Slavery and Slaves
Slavery is a condition of people who are subjected, or forced, to do the bidding of other people. Subjected people are slaves; those people who dominate slaves are their masters. In the early times of savagery and barbarism, the Human Race suffered shortage of the means of subsistence; this caused the various tribes to war with each other. In these wars captives were taken, killed and in some cases eaten; hence the origin of cannibalism. In the course of time, discoveries and inventions enabled mankind to produce the means of subsistence in greater abundance, and so, it was not necessary to kill the captives taken in war.
The captured ones were kept alive and made to work for their captors; the captives became chattel slaves and were the property of their masters, known as slave holders. The masters provided their slaves with food, clothing and shelter, and so, work or no work, chattel slaves were always sure of their means of subsistence; this is an important point.
In the period of feudalism, also called the Middle Ages, chattel slavery had developed into feudal slavery, and a change in the conditions of the slaves is seen.
The feudal slaves are called serfs, or vassals; their masters, were the nobles, or Barons. The serfs, or vassals, were not fed, clothed and housed by their masters, but certain land was reserved for the use of the serf and he owned his own tools; therefore, they, the serfs, were able to produce their necessaries of life. An important feature of this period is that the slaves, having access to the land and owning instruments of production, were always sure of their means of subsistence, except, of course, when they suffered famine or pestilence. Also the masters protected their bond slaves against intruders. In return for these “privileges” the vassals had to give part of their time to producing the needs of their masters.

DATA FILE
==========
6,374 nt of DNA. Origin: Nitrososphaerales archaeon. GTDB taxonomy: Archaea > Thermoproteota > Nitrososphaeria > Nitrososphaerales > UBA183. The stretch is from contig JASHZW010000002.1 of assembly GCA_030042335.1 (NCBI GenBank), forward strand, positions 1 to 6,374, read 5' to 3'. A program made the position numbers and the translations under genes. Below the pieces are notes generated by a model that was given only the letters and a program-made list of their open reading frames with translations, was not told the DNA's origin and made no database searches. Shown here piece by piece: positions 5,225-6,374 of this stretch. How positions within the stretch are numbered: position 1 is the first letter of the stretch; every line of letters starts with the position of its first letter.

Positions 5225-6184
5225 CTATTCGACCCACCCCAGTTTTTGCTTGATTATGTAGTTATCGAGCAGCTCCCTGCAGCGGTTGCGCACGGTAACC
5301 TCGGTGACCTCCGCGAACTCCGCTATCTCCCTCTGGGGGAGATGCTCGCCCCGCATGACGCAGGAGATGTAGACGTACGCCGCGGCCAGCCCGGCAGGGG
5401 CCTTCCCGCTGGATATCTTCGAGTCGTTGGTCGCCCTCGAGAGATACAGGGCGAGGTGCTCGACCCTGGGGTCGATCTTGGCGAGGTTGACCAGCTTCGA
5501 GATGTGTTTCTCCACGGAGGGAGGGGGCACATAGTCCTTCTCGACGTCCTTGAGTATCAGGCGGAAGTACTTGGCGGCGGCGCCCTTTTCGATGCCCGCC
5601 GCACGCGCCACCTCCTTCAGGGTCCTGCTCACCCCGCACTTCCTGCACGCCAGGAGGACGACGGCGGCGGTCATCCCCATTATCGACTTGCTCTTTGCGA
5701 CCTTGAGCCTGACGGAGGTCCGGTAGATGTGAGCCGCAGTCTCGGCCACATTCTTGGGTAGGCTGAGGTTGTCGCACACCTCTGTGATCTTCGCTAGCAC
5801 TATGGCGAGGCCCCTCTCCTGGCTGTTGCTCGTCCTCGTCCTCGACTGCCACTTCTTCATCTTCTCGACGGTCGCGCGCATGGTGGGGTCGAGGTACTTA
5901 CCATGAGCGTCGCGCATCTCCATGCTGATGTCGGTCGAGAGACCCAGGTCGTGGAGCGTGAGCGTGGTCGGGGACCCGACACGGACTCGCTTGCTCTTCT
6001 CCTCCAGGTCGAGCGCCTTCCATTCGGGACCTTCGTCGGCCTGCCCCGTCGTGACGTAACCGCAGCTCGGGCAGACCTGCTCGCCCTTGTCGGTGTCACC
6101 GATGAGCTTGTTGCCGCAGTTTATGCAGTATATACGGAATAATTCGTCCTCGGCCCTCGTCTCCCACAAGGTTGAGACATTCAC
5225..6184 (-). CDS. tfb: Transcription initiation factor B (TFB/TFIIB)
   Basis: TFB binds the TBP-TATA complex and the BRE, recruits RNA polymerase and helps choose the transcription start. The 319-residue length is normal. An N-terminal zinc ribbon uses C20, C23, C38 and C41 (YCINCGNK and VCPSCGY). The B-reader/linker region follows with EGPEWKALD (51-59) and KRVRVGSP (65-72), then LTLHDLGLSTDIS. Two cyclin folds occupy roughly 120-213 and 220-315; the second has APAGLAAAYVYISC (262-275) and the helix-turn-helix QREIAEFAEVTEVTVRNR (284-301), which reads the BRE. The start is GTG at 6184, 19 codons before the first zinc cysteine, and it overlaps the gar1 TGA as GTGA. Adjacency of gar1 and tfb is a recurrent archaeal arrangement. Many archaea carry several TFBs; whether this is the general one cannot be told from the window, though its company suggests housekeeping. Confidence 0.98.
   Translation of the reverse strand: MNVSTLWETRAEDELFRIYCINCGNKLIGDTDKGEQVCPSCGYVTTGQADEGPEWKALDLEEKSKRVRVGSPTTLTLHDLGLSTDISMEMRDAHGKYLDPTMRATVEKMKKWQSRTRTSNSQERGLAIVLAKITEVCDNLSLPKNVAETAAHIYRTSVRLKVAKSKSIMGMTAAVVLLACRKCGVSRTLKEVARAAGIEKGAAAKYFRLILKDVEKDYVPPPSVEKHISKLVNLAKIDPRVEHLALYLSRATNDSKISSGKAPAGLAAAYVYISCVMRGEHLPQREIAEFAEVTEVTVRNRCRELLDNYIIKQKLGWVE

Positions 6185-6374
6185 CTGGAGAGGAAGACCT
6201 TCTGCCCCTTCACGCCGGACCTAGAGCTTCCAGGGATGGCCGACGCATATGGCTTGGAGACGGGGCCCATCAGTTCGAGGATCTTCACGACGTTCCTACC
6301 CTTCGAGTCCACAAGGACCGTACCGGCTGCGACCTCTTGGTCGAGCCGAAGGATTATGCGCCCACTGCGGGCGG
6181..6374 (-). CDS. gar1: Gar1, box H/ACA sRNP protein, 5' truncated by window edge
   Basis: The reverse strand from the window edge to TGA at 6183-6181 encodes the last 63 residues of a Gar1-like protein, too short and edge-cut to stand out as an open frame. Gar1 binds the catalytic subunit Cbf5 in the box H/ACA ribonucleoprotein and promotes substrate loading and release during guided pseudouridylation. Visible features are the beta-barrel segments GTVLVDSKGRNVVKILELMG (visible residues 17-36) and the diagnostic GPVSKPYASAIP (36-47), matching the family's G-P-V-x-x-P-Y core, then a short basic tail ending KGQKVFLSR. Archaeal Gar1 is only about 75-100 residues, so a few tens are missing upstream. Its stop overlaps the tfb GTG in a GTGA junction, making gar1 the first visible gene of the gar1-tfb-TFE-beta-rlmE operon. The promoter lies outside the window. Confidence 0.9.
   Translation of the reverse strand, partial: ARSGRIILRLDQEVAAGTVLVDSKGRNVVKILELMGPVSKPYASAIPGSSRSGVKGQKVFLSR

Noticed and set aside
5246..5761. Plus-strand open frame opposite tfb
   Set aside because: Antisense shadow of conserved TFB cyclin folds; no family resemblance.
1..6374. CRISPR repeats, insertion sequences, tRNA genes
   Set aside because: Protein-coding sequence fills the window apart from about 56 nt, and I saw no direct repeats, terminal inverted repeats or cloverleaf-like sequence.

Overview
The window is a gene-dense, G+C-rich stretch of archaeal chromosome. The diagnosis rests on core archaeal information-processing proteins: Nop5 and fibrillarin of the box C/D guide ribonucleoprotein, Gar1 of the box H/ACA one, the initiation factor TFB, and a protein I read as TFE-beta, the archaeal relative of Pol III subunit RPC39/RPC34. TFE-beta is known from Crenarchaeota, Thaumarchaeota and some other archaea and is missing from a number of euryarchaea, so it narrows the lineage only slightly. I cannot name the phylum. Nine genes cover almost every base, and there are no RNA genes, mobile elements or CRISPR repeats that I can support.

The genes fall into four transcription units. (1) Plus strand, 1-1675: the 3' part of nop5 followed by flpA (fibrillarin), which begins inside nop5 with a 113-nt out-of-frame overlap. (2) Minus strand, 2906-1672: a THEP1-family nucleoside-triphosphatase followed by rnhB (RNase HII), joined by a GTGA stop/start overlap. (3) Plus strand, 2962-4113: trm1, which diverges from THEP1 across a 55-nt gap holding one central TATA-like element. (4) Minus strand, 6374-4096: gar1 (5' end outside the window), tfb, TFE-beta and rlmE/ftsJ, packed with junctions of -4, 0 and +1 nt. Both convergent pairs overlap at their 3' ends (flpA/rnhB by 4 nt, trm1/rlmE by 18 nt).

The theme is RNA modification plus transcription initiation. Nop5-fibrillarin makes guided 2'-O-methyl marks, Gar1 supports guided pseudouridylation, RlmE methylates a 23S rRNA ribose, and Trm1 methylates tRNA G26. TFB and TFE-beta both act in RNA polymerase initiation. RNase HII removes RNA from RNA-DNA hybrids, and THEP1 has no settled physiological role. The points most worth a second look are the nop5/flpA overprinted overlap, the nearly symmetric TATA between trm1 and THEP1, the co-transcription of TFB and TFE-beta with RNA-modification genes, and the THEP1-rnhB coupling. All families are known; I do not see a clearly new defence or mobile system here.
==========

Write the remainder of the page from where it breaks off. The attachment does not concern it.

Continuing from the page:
In the later stages of feudalism the system of capitalism began to rise, and in order that capitalism could exist and develop it was essential that the serfs be deprived of their means of living. Gradually, and in a brutal and forcible manner, the serfs were robbed of their means of living; and we see the feudal slaves transformed into wage slaves, their masters transformed into capitalists. Karl Marx, on page 761 in “Capital,” says :—
Thus the agricultural people, first forcibly expropriated from the soil, driven from their homes, turned into vagabonds, and then whipped, branded, tortured by laws grotesquely terrible, into the discipline necessary for the wage system.
On page 738 Marx deals with the transformation of the feudal slaves into wage slaves; also called freedmen.
But, on the other hand, these new freed men became the sellers of themselves only after they had been robbed of all their means of production, and all the guarantees of existence afforded by the old feudal arrangements. And the history of this, their expropriation is written in the annals of mankind in letters of blood and fire.
Wage slaves, then, are people who have been robbed of their means of living; therefore, they possess no property: neither do their masters feed, clothe nor house them.
In order to live, these slaves must sell their labour power to their masters, the capitalists, who, in return give them a wage on the average only sufficient to buy the means of subsistence whilst working. Thus it will be seen, if the wage slave cannot find work he will get no money; without money he cannot get the means of subsistence, therefore, he must slowly starve to death.
When the conditions of wage slavery are compared with the conditions of chattel and feudal. slavery, an exclamation arises What a change! Yes ! and a change to the disadvantage of the wage slaves, or the working class. There are, of course, alternatives provided by the masters, viz., the workhouse, parish relief, the dole, old age pensions, and, of course, a slave can beg. The masters cause the conditions of the workhouse, and parish relief, to be such that only in very extreme cases will workers use them. The dole and the old age pensions are insufficient to provide the means of subsistence; and begging is a precarious resource. The beggar is ever under the watchful eyes of the law and often finds himself in prison for striving to exist.
During the capitalistic period inventions and discoveries have arisen whereby the working class is able to produce a vast amount of the necessaries of life. But side by side with the increase in wealth there is an increase in the want and poverty of the working class; and this is because the means of living are owned by the capitalist class. Owning the means of living this class owns all the wealth produced.